By allowing ads to appear on this site, you support the local businesses who, in turn, support great journalism.
Story Hour starts at Jordaan Library
Placeholder Image

LARNED — Jordaan Memorial Library has begun fall hours. The Jordaan Library will be open 10 a.m. to 7 p.m. Monday through Thursday; 10 a.m. to 6 p.m.  Friday; and 10 a.m. to 4 p.m. Saturday.  The Jordaan Library is closed Sunday.
Jordaan Library’s Story Hour still has openings. Children 4 years-of-age and five-year-olds who do not attend kindergarten are welcome. Children must registered so they can check out books.  Story Hour meets at 10:30 a.m. Friday. Children will enjoy stories, art projects, and games.  It’s a great introduction to reading and using the library.
Imagination Library is coming to Pawnee County with funding provided by the United Way of Central Kansas and Pamida.  Children from birth to five years-of-age will receive a book of their very own every month.
Musician Dolly Parton sponsors the program because she believes books and reading are an important part of childhood.  She grew up in a family that could not afford to buy books.  The books are age appropriate and include current books as well as old favorites. 
The kickoff is scheduled at 3 p.m. Sunday, Sept. 18 in the Jordaan Library.  Computers will be available to sign children up.
New Books
Winter Games
FBI agent Jeff Hutchins arrived at the small airport in the middle of a frigid, snowy night to pickup a young child. The child had vanished.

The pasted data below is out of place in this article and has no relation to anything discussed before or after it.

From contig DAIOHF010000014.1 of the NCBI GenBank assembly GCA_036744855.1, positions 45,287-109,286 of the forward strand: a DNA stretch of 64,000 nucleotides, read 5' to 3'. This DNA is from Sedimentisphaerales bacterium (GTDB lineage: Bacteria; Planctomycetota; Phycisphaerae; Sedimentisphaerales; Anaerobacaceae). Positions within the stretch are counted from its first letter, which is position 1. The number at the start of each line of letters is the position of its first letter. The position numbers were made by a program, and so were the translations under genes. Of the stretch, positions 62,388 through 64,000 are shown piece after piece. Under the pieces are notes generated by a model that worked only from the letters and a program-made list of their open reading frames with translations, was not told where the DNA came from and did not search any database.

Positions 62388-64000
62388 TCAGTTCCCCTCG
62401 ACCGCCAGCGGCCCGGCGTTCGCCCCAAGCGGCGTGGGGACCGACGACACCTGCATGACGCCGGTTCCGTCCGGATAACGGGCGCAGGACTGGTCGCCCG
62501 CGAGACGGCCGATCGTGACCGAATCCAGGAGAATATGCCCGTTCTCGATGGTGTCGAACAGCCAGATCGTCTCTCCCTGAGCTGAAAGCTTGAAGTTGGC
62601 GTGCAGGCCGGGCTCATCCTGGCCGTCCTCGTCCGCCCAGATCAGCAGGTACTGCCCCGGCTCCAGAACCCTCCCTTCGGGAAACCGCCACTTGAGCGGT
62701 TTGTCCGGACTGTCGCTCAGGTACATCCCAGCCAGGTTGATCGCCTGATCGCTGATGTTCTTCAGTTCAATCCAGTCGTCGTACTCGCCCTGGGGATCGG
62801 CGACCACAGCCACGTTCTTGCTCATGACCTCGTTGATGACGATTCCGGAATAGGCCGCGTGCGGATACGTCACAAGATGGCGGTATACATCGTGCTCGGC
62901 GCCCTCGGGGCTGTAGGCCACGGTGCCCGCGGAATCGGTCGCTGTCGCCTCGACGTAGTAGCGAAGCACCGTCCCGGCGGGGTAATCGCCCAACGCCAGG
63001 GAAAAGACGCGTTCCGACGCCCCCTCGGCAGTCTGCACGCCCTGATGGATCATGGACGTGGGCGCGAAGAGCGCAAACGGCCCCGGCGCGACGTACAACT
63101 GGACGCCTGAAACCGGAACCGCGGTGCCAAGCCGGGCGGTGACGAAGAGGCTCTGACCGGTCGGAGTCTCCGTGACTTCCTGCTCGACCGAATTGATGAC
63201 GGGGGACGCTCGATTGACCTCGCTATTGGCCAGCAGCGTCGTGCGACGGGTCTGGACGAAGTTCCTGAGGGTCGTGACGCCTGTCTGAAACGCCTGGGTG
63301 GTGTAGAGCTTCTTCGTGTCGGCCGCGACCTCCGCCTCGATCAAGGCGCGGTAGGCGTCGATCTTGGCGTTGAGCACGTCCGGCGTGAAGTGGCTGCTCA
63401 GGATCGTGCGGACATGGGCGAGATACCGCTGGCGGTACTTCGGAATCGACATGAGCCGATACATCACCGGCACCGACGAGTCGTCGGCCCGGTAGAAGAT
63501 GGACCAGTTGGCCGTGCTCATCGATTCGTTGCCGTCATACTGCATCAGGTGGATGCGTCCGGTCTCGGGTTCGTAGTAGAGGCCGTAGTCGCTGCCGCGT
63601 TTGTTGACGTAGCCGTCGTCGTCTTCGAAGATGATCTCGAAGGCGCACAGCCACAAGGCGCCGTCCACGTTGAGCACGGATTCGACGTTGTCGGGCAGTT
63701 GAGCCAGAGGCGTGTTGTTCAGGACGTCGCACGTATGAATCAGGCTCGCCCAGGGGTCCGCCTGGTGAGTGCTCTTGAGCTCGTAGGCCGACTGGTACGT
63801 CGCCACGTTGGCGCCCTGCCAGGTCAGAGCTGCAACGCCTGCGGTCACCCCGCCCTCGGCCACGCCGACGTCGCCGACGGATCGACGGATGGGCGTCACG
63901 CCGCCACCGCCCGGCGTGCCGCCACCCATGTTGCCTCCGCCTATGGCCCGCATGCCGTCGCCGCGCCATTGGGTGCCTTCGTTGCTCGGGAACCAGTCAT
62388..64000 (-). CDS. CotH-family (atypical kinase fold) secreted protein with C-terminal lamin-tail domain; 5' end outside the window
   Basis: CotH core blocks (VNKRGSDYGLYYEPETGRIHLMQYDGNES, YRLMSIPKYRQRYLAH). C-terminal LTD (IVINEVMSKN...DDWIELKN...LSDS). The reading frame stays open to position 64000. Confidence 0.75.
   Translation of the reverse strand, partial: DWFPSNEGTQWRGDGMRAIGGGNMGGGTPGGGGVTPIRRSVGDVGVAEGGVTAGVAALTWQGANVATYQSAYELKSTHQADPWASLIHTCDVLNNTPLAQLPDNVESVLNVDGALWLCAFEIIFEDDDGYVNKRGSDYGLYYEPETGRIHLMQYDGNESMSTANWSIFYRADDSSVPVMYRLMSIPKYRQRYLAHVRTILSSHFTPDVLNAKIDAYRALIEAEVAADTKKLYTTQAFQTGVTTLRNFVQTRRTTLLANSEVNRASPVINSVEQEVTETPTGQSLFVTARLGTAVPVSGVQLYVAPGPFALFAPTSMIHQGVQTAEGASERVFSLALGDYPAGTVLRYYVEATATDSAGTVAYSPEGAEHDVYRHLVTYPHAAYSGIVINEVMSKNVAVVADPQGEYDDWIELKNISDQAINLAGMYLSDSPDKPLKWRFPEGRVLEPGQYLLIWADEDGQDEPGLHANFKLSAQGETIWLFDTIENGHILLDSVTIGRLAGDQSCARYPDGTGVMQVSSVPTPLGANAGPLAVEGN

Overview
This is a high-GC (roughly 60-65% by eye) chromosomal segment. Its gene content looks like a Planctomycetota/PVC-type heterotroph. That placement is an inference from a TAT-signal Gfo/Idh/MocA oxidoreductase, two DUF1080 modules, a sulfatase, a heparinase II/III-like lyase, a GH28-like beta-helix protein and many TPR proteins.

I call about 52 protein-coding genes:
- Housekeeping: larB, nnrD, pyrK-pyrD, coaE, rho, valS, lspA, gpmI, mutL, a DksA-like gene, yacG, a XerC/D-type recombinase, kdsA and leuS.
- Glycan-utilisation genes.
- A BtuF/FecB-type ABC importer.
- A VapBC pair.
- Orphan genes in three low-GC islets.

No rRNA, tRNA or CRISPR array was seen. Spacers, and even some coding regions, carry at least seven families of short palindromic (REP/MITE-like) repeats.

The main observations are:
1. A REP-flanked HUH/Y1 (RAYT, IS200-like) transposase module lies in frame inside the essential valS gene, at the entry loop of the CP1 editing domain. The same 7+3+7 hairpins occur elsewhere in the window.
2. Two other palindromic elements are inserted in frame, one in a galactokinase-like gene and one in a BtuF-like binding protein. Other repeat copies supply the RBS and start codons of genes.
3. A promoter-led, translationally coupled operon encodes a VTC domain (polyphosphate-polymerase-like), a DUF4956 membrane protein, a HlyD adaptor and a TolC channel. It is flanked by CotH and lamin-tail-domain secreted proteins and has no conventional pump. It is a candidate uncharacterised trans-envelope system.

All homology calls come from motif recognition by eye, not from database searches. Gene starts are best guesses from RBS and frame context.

Hutchins was startled by a single gunshot but he wasn’t worried, there were two burly FBI agents with him.  He rounded the corner and started to run down the terminal hallway then he noticed the two agents leaning against the wall. He saw a radio on the floor along with an FBI issue pistol. Now Hutchins could see the pool of blood between the agents whose throats had been slashed.  Then everything went black in “Winter Games,” by John Lacombe.
Nick “Foxy” Foxton returned to the Grand National as a spectator years after an accident ended his career as world-class jockey.  Minutes before the big race begins his American colleague Herb Kovak is shot at point blank range and the gunman escapes into the crowd. 
Nick discovers a threatening note in Herb’s pocket and the newspapers begin to speculate it was a gangland killing.  Nick discovers Herb named him a beneficiary in his will. It could prove to a dangerous gift in “Gamble,” by Felix Francis.
The Wild Rose
London, 1914, World War I is looming on the horizon.
Willa Alden is a passionate mountain climber who lost her leg climbing Kilimanjaro with Seamus Finnegan.  She will never forgive him for saving her life. Seamus, a polar explorer attempts to forget Willa marrying a beautiful young school teacher in England. 
Max von Brandt, a German socialite, who courts high society women has a secret agenda in wartime London. The “Wild Rose,” by Jennifer Donnelly is the conclusion to the conclusion to the Rose trilogy. The first two books, “The Tea Rose,” and “Winter Rose,” are part of the library collection.
Case of Puppy Love
Terri’s shop K-Nine treats is located in a local mall. She sells fresh-baked dog treats, coats and sweaters. In her spare time, she fosters rescued puppies. Carter helped her rescue four puppies from a fire and they begin a relationship.
Terri does not know that Carter is part ownerf of the mall where her shop is located. Disaster threatens when Carter learns his company is planning to evict Terri in a “Case of Puppy Love,” by Lois Schwartz.
Dreams of the Dead
Two years ago, Nina was appointed to defend Jim Strong against murder charges. Strong is a sociopath who ruined many innocent lives, including Nina’s. Jim Strong vanishes.
Phillip Strong, Jim Strong’s father, delivers a letter to Nina that is supposedly from his fugitive son asking for money. Phillip is sure the letter is authentic. Nina isn’t sure. When two women are murdered, Nina begins to question their links to her new client in “Dreams of the Dead,” by Perri O’Shaughnessy.